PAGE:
I asked readers to share what’s on their mind and one reader mentioned being unable to sit with her husband on a recent trip, and wanted to know how to make that work on future travels.
Now, it can be really hard to get seats together on flights — flights are full, airlines are charging for many of their coach seats (calling them premium when they’re not really different than other seats — perhaps just not in the back or not middles). During the holidays it gets even harder with more families traveling so trying to sit together (compared to solo business travelers).
For most passengers, your ticket doesn’t come with a ‘seat’. Obviously that isn’t literally true, since safety rules require all passengers to be seated. But there’s a limited number of seats on the seat map that airlines will let passengers reserve in advance unless the passenger:
- is paying the exorbitant full fare
- is an ‘elite’ frequent flyer doing 25,000 miles or more a year (usually) on the airline
- pays a fee for a ‘premium’ seat which sometimes just means an aisle or being closer to the front of the plane which is only better in that you can get out from being trapped in a metal tube more quickly.
Here are things that you and your family can do, though, to make the process of travel smoother and secure seating together:
- Confirm your seat assignments when you book your tickets. Do not wait to call later, or until check-in.
- Check to make sure your seats haven’t changed. Look at your reservation every few weeks. Your seat assignments might not have ‘stuck’ especially if you bought tickets through an online travel agency. Or your seat assignments might have changed somewhere along the way (perhaps there was a schedule change or change of aircraft). Finding this out sooner rather than later increases the likelihood of getting it fixed.
- Keep checking back. There may not have been seats you could reserve together for free when you booked your tickets, but that can change. Check bag especially as the day of flight approaches — when airlines upgrade frequent flyers, those passengers are moved out of coach, freeing up seats (although mostly freeing up ‘premium’ seats that those passengers get for free).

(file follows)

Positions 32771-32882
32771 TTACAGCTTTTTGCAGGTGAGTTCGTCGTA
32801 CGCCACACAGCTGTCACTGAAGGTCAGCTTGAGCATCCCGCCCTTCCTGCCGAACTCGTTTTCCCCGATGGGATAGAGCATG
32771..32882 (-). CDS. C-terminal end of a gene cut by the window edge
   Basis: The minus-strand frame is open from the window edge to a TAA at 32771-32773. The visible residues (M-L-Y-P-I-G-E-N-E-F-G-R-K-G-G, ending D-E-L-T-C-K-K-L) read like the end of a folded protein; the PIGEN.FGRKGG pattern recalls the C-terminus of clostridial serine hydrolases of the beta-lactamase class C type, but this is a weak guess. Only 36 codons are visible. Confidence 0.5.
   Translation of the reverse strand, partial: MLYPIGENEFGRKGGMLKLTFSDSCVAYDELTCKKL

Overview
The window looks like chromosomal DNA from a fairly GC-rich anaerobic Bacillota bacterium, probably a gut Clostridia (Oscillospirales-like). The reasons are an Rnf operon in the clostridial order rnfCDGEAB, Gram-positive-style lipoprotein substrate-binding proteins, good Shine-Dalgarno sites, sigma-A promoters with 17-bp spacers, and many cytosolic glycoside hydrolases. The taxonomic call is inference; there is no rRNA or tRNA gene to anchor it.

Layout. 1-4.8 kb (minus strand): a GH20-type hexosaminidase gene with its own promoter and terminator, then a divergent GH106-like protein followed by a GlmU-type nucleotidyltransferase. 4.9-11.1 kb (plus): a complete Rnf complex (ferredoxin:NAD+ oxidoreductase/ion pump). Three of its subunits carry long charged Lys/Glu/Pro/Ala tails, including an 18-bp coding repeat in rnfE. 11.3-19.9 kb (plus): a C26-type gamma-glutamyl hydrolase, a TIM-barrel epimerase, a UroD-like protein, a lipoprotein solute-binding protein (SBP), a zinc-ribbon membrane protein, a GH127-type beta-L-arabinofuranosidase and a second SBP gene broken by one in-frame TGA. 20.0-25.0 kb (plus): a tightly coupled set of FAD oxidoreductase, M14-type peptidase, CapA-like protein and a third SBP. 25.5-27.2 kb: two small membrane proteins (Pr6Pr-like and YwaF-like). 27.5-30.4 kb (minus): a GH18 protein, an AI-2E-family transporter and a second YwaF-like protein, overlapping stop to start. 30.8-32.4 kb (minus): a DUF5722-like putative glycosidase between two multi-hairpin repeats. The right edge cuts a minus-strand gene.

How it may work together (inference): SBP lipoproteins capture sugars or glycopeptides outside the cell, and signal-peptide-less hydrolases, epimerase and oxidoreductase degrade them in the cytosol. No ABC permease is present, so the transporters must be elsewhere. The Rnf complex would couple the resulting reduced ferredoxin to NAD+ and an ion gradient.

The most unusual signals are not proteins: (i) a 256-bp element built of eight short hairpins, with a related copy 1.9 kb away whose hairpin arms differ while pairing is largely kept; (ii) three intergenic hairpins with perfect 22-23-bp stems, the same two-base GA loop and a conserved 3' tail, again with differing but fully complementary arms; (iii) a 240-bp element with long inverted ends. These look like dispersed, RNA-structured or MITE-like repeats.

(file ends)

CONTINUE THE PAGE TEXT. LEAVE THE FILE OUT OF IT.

- Use Expertflyer.com. This pay website will email you when desirable seats open up on your flight (you can set up one alert for free without a paid subscription).
- Keep asking (anyone and everyone). Your chances are not necessarily better at the gate or customer service counter than at check-in, but it’s another bite at the apple and if you haven’t asked someone yet to help you then you haven’t annoyed them yet!
- Trade with another passenger. Nobody else really wants to sit next to your kids, now matter how cute they are (and anyone willing to, and unwilling to trade, can have their character and motives impugned until they are uncomfortable enough to change seats – somewhat tongue-in-cheek advice I’ve given in the past and taken significant heat for). It’s hard for them to argue that they should sit next to your spouse or underage children, since that’s creepy.
- If you can’t secure seats together, at least get as many aisle seats as you can. At least don’t assign yourselves middle seats, those are tough to trade. People will almost always give up middle seats, and aisle seats are the best trade bait.
- If sitting together is important, then take that into consideration when making your booking. Look at seat maps before you purchase. Make- sure you know what seats are available to you.
If all else fails, if it’s important to sit together and you don’t want to go through the stress and hassle of dealing with matters at the airport or onboard the plane, then consider the cost of an assigned seat part of the cost of the ticket and buy seating at the time you buy your ticket. That’s not great for the family budget, but neither is being separated especially with young children in tow. Sometimes the best option is the one that is ‘least bad’. Unfortunately, it’s baked into the cake now as part of the cost of travel, so best to know that going in.